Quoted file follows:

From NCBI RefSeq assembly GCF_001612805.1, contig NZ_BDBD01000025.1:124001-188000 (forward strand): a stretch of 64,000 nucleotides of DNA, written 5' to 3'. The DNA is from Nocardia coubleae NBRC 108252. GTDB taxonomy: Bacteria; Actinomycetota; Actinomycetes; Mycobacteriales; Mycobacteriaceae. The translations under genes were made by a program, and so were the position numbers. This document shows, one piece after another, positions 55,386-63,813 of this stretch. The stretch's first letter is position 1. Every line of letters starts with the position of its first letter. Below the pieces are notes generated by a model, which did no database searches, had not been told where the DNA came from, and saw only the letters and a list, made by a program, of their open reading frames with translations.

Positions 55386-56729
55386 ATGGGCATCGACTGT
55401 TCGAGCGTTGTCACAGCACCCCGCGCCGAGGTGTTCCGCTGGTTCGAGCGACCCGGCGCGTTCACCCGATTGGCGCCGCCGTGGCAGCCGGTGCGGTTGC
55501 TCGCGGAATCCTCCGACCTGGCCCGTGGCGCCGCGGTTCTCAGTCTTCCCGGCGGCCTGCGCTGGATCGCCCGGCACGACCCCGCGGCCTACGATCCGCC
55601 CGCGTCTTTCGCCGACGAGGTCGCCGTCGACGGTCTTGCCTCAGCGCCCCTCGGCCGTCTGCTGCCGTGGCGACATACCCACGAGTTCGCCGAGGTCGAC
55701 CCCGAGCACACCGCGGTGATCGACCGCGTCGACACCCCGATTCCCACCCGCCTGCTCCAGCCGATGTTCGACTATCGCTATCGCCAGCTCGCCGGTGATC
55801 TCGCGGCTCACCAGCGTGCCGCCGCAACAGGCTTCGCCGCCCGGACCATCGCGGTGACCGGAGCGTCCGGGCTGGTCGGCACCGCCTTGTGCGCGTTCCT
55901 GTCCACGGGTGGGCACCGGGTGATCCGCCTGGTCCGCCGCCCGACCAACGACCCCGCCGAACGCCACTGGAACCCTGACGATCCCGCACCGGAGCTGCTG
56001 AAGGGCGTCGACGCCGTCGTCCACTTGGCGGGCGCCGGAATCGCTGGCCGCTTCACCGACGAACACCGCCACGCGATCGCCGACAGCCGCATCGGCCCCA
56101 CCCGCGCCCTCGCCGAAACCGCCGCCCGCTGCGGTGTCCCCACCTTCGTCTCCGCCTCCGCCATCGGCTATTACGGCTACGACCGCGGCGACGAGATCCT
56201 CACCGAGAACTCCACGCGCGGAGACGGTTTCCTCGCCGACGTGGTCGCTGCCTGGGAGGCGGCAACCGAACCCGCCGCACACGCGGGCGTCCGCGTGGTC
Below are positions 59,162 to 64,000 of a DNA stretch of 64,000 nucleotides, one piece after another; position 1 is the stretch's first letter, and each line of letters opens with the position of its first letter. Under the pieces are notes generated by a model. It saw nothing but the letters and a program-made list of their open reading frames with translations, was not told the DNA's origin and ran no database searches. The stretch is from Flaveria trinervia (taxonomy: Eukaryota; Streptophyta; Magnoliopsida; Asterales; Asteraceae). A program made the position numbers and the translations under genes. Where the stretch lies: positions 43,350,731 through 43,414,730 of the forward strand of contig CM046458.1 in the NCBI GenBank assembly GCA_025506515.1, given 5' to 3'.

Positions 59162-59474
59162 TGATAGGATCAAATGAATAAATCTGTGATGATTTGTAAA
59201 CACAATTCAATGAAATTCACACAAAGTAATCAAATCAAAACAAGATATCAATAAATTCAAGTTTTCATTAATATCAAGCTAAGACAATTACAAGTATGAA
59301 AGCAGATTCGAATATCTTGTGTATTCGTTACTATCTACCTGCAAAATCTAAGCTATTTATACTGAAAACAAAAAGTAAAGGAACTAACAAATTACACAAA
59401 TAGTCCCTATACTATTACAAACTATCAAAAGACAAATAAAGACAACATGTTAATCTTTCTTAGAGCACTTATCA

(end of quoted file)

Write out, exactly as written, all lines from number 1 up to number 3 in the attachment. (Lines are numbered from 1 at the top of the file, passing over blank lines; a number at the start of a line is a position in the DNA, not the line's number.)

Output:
From NCBI RefSeq assembly GCF_001612805.1, contig NZ_BDBD01000025.1:124001-188000 (forward strand): a stretch of 64,000 nucleotides of DNA, written 5' to 3'. The DNA is from Nocardia coubleae NBRC 108252. GTDB taxonomy: Bacteria; Actinomycetota; Actinomycetes; Mycobacteriales; Mycobacteriaceae. The translations under genes were made by a program, and so were the position numbers. This document shows, one piece after another, positions 55,386-63,813 of this stretch. The stretch's first letter is position 1. Every line of letters starts with the position of its first letter. Below the pieces are notes generated by a model, which did no database searches, had not been told where the DNA came from, and saw only the letters and a list, made by a program, of their open reading frames with translations.

Positions 55386-56729
55386 ATGGGCATCGACTGT